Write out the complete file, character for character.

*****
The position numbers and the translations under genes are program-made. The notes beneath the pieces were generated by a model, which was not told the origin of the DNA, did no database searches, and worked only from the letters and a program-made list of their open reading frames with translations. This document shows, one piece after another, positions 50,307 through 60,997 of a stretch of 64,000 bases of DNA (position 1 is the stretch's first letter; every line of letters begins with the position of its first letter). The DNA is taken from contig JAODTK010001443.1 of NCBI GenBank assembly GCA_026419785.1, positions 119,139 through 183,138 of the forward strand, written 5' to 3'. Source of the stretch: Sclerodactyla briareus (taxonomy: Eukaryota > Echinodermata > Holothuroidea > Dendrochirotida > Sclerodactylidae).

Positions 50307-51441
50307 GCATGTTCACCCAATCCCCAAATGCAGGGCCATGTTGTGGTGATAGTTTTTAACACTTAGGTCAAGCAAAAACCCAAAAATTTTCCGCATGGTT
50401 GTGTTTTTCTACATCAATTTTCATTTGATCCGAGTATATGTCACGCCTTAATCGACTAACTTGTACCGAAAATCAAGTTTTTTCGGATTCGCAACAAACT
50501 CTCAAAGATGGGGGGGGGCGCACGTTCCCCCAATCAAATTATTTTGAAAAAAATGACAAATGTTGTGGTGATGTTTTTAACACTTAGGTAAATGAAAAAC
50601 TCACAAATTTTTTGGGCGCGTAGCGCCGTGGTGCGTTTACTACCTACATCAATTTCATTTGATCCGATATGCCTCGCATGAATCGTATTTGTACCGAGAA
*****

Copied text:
The position numbers and the translations under genes are program-made. The notes beneath the pieces were generated by a model, which was not told the origin of the DNA, did no database searches, and worked only from the letters and a program-made list of their open reading frames with translations. This document shows, one piece after another, positions 50,307 through 60,997 of a stretch of 64,000 bases of DNA (position 1 is the stretch's first letter; every line of letters begins with the position of its first letter). The DNA is taken from contig JAODTK010001443.1 of NCBI GenBank assembly GCA_026419785.1, positions 119,139 through 183,138 of the forward strand, written 5' to 3'. Source of the stretch: Sclerodactyla briareus (taxonomy: Eukaryota > Echinodermata > Holothuroidea > Dendrochirotida > Sclerodactylidae).

Positions 50307-51441
50307 GCATGTTCACCCAATCCCCAAATGCAGGGCCATGTTGTGGTGATAGTTTTTAACACTTAGGTCAAGCAAAAACCCAAAAATTTTCCGCATGGTT
50401 GTGTTTTTCTACATCAATTTTCATTTGATCCGAGTATATGTCACGCCTTAATCGACTAACTTGTACCGAAAATCAAGTTTTTTCGGATTCGCAACAAACT
50501 CTCAAAGATGGGGGGGGGCGCACGTTCCCCCAATCAAATTATTTTGAAAAAAATGACAAATGTTGTGGTGATGTTTTTAACACTTAGGTAAATGAAAAAC
50601 TCACAAATTTTTTGGGCGCGTAGCGCCGTGGTGCGTTTACTACCTACATCAATTTCATTTGATCCGATATGCCTCGCATGAATCGTATTTGTACCGAGAA